Solo doesn’t win the Falcon here, but Emilia Clarke uses her charm and Lando gives in to join the crew to make the Kessel Run to get the MacGuffin that Jack built. They pull the old, “The Wookie is a prisoner!” gag to get inside what appears to be a slave-staffed mine, grab a bunch of the MacGuffin and make their escape. Whereupon they kiiiinda(?) explain the parsecs thing, nearly get eaten by a space squid, escape via black hole, kill L3-37 and enslave her memory drive to the Falcon, arrive at some planet to Do Something What Requires Time Because Of Reasons…only to be waylaid by the tribal space-pirates again, who this time reveal themselves to be the seeds of the nascent Rebellion.
What follows after attempts Oceans 11 or Maltese Falcon levels of crossing and double crossing as Solo attempts to save the MacGuffin for his new friends at the Rebellion (more on this in a moment), and Emilia Clarke finally kills her boss, who has now died in two major sci-fi films this month. Solo goes off and confronts Beckett, who had of course double-crossed Solo, Because Of Plot. And in their final stand off, Solo shoots first.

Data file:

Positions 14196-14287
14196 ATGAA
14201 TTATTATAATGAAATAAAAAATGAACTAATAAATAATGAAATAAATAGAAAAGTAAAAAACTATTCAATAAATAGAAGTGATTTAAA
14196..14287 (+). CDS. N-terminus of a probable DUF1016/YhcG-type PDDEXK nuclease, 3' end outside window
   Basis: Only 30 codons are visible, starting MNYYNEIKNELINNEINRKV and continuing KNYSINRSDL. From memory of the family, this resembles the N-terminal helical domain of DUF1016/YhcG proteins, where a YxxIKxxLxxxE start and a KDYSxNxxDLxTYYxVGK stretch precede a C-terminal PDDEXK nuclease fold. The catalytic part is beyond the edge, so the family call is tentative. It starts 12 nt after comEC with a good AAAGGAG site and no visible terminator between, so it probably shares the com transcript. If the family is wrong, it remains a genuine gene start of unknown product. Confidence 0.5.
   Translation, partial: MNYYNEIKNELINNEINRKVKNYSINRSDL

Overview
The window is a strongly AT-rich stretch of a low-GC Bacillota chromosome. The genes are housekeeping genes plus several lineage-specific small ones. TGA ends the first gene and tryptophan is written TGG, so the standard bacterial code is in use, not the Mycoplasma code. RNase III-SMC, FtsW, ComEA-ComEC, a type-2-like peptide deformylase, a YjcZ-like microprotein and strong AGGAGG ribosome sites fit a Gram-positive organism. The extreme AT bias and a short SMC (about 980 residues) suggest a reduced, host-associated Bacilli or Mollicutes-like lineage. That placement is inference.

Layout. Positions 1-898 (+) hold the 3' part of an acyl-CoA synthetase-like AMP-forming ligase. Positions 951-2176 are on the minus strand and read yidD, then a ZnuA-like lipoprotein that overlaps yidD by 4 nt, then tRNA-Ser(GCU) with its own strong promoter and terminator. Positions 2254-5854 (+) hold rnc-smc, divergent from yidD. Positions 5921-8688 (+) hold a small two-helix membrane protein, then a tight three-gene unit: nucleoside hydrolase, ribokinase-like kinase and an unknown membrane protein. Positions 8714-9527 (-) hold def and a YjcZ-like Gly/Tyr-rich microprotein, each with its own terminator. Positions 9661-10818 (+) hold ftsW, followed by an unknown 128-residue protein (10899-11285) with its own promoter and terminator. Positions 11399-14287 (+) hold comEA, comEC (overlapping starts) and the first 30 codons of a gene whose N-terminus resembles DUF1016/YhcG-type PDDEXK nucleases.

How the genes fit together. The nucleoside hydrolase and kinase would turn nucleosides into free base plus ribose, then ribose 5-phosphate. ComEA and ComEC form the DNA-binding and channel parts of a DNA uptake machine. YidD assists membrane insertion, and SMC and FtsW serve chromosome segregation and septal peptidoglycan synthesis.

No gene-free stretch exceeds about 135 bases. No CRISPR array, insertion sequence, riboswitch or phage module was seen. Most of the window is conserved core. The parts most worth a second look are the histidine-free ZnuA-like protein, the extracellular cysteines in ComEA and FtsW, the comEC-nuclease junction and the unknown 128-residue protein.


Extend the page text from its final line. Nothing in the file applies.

Meantime, Emilia Clarke takes over Vos’ role in Crimson Dawn (we know because she suddenly has less cleavage: the perks of privilege, no pun intended). In a final twist, she calls up a hologram of none other than Darth Maul from Episode One, apparently showing us that Crimson Dawn is truly the Baddy Bad Guys of Bad-dom, if we weren’t sure before. (And also raising some serious questions about the in-verse timeline. Which I’ve been assured by my fanboy friends makes sense because Darth Maul survived being cut in half and is now part cyborg. So never fear: Han Solo isn’t older than Darth Vader.)